The world went into a panic, but it should not fret. The Pyongyang regime is merely trying to ensure its survival and has no intention of provoking World War III. But this tactic also relies on the US not overreacting, which it won’t. Still bogged down and overstretched in Iraq and Afghanistan, Washington doesn’t have the political will or the military resources to overreact.
North Korea is vital to the geopolitical balance of power in East Asia. It’s a buffer state between China and the US sphere of influence that is South Korea, Taiwan and Japan.
The US and South Korea would not invade North Korea because China would never tolerate American troops just across the Yalu River, which marks the China-North Korea border. The Korean War (1950-1953) taught the Americans that lesson the hard way.
North Korea would not invade South Korea because it could not win the war on its own. China doesn’t want to be pulled into the conflict because it benefits a great deal from the current balance of power, politically and economically, not just regionally, but also globally. Why rock a boat full of treasures?
However, strategically China could not tolerate a North Korean defeat and US and allied troops just across the river on its border.
And the US could not tolerate a South Korean defeat and the upsetting of the balance of power in East Asia. That would undermine the US global hegemony built on a network of allies, as it would send a strong signal to the allies that the US is willing to abandon them.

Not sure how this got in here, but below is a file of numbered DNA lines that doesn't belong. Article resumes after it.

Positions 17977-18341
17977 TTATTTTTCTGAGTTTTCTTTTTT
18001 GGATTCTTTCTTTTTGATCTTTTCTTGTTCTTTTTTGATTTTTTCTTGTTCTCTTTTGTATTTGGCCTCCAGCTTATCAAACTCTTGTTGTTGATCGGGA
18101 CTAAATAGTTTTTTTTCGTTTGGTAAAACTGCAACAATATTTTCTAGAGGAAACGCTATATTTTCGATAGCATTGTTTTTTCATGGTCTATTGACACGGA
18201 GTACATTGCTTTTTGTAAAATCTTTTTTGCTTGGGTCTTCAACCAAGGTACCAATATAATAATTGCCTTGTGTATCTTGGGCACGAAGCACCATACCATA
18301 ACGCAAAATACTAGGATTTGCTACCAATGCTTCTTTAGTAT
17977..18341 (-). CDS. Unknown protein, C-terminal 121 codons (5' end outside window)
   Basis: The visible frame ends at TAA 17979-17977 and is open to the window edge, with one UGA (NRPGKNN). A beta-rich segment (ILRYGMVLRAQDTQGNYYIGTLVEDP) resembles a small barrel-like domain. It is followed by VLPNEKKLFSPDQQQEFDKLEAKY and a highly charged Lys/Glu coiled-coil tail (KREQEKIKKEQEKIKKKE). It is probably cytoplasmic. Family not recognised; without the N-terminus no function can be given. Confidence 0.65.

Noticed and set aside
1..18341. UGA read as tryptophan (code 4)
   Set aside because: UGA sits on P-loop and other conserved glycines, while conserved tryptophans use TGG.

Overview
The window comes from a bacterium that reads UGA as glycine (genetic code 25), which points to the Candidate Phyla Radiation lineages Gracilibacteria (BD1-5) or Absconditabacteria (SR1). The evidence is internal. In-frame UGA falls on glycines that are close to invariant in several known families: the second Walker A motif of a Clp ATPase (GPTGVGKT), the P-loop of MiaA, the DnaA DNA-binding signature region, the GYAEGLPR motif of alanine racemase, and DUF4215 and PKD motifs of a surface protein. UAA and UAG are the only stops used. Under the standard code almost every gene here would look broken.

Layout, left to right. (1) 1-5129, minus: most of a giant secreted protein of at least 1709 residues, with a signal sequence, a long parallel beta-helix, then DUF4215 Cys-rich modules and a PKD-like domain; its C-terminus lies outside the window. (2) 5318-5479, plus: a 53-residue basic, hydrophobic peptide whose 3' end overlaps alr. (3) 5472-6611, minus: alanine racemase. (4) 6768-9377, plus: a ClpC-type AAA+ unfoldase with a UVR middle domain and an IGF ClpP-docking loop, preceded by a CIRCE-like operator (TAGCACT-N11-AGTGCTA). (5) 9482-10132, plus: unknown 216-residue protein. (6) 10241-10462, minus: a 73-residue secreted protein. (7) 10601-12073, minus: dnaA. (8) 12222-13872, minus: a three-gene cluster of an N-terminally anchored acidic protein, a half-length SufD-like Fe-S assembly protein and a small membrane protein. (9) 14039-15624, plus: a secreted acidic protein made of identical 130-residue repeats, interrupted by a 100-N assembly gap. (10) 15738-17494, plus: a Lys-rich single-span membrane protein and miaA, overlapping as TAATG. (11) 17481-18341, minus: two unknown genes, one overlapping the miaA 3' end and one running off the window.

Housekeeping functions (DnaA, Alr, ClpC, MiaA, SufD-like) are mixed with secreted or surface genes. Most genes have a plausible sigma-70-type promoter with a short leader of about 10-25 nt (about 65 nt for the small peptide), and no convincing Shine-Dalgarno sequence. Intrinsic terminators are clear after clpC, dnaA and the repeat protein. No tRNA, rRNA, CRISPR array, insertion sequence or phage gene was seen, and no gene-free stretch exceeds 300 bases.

Both China and the US will do everything in their power to prevent another Korean War. No side can afford a war, least of all the Pyongyang regime because it would guarantee its own destruction. The goal of the regime is survival.
Why all the aggressive and dangerous rhetoric and behaviour then? It’s a survival tactic. The real threat to the Pyongyang regime is the population of North Korea itself, oppressed and in poverty. The fear is of a covert US operation to provoke an uprising among the North Korean population.
Perhaps there is, or perhaps there isn’t, an actual covert operation. But we can assume that the Pyongyang regime believes there is one. North Korea is a true relic of the Cold War and knows the manual well. The fear is real.
After all, in the early 1990s the US provoked a Kurdish rebellion against Saddam Hussein’s Iraq. Currently, one may argue the US is angling for a revolution in Iran. It is perhaps unfair that every regime around the world blames local uprisings on the US. But if we were students of history, then we shouldn’t be surprise by this perception.
Again, regardless of realities, the fear is real.